“Felarius, and yes, that’s right.”

Hethurin frowned, “Okay, Felarius, have you had an magic instruction before?”

Felarius shook his head, “No, sir, but I read a lot about it, as much as I can. My father gets upset with it and wants me to work the docks full time. I can’t check out books at the big library because I can’t pay for the ones he destroyed, but I can go to read there.”

“So you do actively study.”

“As much as possible.”

“Can you cast?”

“I haven’t really tried. I’ve read a lot about it, and I want to try, but I don’t want to mess things up so I’d really prefer to have someone who knows what they’re doing with me.”

Hethurin nodded, and glanced at Desdeyliri who was still going over the application. She glanced back and nodded once. He looked to Aeramin only to see he was already dozing off. It had been a long day, and he couldn’t blame him really, but it was an important decision. He had already told Irael that she had the scholarship, but now there was another student who claimed to study often. He had planned to only give one scholarship away, not two, but then there wasn’t anything stopping him from giving a second.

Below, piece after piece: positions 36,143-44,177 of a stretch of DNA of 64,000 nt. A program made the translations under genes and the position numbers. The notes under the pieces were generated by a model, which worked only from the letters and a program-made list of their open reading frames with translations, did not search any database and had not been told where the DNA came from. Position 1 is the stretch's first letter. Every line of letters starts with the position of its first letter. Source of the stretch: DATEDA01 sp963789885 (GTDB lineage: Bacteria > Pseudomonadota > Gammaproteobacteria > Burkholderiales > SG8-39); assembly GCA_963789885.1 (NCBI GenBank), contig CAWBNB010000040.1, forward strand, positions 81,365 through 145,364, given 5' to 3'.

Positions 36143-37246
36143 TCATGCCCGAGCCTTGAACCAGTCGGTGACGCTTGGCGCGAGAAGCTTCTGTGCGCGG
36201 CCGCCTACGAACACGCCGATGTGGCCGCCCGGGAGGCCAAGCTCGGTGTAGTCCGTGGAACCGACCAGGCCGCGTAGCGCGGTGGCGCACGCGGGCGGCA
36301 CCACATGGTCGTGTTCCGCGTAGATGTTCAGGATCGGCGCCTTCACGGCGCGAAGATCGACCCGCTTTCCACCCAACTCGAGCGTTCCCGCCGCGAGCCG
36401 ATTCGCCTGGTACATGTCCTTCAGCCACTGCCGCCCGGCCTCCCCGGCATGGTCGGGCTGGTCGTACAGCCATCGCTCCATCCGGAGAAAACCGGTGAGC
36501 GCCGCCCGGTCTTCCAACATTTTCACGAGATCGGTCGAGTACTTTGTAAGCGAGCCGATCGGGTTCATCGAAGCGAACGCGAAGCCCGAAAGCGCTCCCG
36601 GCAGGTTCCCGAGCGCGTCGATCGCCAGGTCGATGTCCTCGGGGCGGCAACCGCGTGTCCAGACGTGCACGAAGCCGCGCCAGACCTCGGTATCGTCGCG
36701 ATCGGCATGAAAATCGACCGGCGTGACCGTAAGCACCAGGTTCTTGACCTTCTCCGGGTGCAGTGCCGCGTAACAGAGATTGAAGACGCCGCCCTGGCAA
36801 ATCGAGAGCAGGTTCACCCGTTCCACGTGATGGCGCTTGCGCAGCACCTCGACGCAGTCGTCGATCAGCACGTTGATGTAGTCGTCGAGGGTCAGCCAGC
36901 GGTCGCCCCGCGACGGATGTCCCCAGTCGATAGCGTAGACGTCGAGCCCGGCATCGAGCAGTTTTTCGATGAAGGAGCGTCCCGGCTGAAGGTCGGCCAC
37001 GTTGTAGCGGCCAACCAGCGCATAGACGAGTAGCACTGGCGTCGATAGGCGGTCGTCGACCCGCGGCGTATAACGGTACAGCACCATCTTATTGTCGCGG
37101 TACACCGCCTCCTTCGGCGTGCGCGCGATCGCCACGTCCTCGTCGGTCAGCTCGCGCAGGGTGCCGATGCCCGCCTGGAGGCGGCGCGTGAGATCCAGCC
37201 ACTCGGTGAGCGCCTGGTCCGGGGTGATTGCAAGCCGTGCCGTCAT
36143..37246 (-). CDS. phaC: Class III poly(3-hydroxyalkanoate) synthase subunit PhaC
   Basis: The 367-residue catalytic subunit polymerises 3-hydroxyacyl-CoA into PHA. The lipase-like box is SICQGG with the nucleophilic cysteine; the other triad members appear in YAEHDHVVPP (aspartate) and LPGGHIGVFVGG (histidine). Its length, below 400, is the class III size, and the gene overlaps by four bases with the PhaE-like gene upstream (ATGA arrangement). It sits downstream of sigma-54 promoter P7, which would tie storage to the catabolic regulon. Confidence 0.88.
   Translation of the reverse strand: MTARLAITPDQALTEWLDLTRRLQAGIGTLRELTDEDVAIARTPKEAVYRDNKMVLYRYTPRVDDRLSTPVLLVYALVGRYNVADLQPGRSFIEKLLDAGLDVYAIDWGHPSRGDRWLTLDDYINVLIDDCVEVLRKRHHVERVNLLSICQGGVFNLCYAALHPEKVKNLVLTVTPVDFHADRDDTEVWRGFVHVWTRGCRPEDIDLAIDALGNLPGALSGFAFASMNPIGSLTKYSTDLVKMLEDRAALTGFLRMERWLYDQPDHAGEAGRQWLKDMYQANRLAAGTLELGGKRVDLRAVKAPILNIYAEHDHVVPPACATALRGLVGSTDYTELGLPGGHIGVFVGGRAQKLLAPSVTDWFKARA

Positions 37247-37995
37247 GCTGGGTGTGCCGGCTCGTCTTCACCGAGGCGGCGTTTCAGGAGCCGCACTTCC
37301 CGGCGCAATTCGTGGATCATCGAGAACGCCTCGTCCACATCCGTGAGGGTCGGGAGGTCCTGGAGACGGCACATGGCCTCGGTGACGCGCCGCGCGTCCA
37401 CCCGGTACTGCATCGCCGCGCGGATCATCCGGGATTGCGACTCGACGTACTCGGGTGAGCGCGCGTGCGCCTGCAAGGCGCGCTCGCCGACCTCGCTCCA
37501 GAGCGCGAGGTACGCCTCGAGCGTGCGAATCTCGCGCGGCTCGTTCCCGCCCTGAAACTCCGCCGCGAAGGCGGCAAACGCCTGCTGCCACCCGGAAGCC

He turned back to Felarius. “Will your father be okay without you?”

Felarius nodded. “He has my sister. I mean, it’s not a lot, but it’s enough.”

Hethurin looked at the application paper as Desdeyliri passed it back to him. She had marked that he had 95% of the questions right, and he answered the bonus question with a yes. “I’ve already given out the one scholarship that I was planning to give, but it seems as though I might expand that and give out two instead. You’ve never been accused of any crimes?”

Felarius shook his head.

“We will do a background check with the Spire, but you’re welcome to come to the school while the check is processing.”


Hethurin nodded. “We’ll take care of everything you need too. If you need robes or shoes or notebooks, or anything, just ask. We’ll make sure you everything. Room and board is included in the scholarship as well. Do you have any special dietary requirements?”

Felarius shook his head again, a look of disbelief on his face.

“Good, we’ll be here again tomorrow just before supper to provide a teleport to the school. Do you need a note to your father?”

“No, that’s okay. I’ll tell him.”